Sunday, August 28, 2011

Paperback Writer


The Beatles were the supergroup of the Sixties. After a certain point in time it hardly seemed to matter what they sang about, they were just that popular. And they did have a such a great sound. Their fame gave them license to experiment and to diehard fans they could do no wrong. If the Beatles did it, it had to be good, even when it was that strange encore-like ending on Strawberry Fields or the use of Indian string instruments with no other members of the group even playing.

And so in 1966 Paperback Writer rolled up the pop charts to number one, the first Beatles single ever released that was not a love song. What was striking about the song was McCartney's fabulous bass line which literally jumped out and grabbed you, as if to say, "Pay attention to this." I loved the song, not knowing that one day I, too, would like to be a paperback writer.

According to Wikipedia, that bass line was the result of John Lennon asking how Wilson Picket got his bass to stand out so strong on a certain record. They proceeded to place a loudspeaker as a mic in front of the speaker where the bass guitar emerged, toying with that configuration to amp it up.

I mention all this because this morning I came across an interesting blog entry about Paperback Writer from the point of view of a literary agency. If you recall, the song's repeated refrain is, "I want to be a paperback writer." Here is the beginning of a rejection letter from the Write Good Read Literary Agency to Mr. McCartney.

Dear Mr. McCartney,
With reference to your recent correspondence seeking representation for yourself and your novel, I regret to inform you that The Write Good Read Literary Agency will not be inviting you to join our client roster.


As someone who harbors ambitions of one day becoming a published author myself, I fully understand your desire to become a ‘paperback writer.’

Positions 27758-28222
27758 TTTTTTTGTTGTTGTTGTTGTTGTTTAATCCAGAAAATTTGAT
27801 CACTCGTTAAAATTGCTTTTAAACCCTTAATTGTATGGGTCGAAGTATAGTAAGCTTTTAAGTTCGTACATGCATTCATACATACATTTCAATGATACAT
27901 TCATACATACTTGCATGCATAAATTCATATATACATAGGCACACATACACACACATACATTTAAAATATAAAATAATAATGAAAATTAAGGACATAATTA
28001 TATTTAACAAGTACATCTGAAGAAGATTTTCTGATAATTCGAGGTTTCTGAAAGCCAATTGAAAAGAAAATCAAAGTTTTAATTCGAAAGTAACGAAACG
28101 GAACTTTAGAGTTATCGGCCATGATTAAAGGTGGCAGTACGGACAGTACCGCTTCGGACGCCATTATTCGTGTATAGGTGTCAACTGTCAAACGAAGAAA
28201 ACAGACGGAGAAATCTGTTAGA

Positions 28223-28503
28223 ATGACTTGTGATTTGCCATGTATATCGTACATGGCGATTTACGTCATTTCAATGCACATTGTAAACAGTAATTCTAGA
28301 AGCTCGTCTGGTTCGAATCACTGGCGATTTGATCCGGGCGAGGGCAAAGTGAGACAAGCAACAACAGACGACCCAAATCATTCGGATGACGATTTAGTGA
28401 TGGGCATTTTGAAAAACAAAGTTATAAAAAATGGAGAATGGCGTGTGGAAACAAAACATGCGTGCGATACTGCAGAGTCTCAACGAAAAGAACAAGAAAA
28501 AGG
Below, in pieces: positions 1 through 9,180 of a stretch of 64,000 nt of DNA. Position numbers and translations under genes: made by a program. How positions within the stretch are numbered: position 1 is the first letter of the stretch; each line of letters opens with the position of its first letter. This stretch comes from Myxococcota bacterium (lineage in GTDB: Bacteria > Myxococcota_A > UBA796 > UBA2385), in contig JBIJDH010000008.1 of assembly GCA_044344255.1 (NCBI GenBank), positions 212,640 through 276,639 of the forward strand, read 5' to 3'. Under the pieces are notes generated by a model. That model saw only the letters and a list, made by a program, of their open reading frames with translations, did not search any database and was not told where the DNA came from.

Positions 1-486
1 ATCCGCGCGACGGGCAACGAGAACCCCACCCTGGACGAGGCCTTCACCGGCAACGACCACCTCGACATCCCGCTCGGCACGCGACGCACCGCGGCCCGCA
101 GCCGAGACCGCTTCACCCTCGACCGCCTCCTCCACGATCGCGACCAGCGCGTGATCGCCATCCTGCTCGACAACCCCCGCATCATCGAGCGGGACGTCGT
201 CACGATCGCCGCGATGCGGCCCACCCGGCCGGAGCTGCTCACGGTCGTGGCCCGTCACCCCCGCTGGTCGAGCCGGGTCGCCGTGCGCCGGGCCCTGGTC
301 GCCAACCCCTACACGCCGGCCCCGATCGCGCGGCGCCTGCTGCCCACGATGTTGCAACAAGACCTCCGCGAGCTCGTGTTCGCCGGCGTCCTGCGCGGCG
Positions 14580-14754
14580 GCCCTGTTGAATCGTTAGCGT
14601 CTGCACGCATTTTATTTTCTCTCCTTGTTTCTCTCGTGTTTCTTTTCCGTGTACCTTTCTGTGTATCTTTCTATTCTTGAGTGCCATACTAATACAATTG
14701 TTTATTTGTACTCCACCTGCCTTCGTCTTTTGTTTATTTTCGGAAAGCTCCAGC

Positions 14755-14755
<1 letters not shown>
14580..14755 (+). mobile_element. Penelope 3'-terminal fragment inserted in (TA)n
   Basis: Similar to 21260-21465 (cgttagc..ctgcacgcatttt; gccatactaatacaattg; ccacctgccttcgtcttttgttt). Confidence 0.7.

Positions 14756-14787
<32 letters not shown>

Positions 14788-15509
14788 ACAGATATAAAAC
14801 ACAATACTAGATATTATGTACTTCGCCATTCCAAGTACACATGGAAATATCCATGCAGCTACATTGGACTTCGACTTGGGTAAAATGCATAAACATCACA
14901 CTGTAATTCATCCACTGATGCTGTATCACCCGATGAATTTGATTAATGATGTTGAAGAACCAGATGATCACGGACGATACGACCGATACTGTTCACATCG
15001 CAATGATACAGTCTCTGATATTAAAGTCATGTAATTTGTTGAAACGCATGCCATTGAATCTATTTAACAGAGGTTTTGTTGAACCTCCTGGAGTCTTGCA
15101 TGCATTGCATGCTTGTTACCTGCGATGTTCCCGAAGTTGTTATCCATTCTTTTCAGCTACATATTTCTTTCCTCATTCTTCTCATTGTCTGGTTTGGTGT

I share the frustration we authors feel when our work is rejected with little or no explanation as to why it’s deemed unworthy. With that in mind – and please understand this is in no way a request for you to re-submit your work – I’d like to offer some observations about your letter of enquiry, along with some helpful advice which, if heeded, I believe will greatly increase your chances of getting past that all-important first stage of the representation process when you submit your work elsewhere.

1: DO YOUR HOMEWORK
You start your letter of enquiry with ‘Dear, sir or madam, will you read my book?’

To use the modern vernacular, I’m afraid you ‘Shot yourself in the foot’, not once, but twice, within your very first sentence. In this modern technological age, a quick call to Directory Enquiries would have gotten you this agency’s telephone number. Had you then telephoned our main office, a member of our secretarial staff would have gladly furnished you with the name of the person to whom you should address your letter of enquiry (in this case, myself).


For a good laugh, or at the very least a big grin, read the rest of the letter here.

As for the record itself, here are the lyrics. Enjoy.

Paperback Writer

Dear Sir or Madam, will you read my book?
It took me years to write, will you take a look?
It's based on a novel by a man named Lear
And I need a job, so I want to be a paperback writer,
Paperback writer.

It's the dirty story of a dirty man
And his clinging wife doesn't understand.
The son (The Sun) is working for the Daily Mail,
It's a steady job but he wants to be a paperback writer,
Paperback writer.

Paperback writer (paperback writer)

It's a thousand pages, give or take a few,
I'll be writing more in a week or two.
I can make it longer if you like the style,
I can change it round and I want to be a paperback writer,
Paperback writer.

If you really like it you can have the rights,
It could make a million for you overnight.
If you must return it, you can send it here
But I need a break and I want to be a paperback writer,
Paperback writer.

Copyright 1966 Lennon/McCartney

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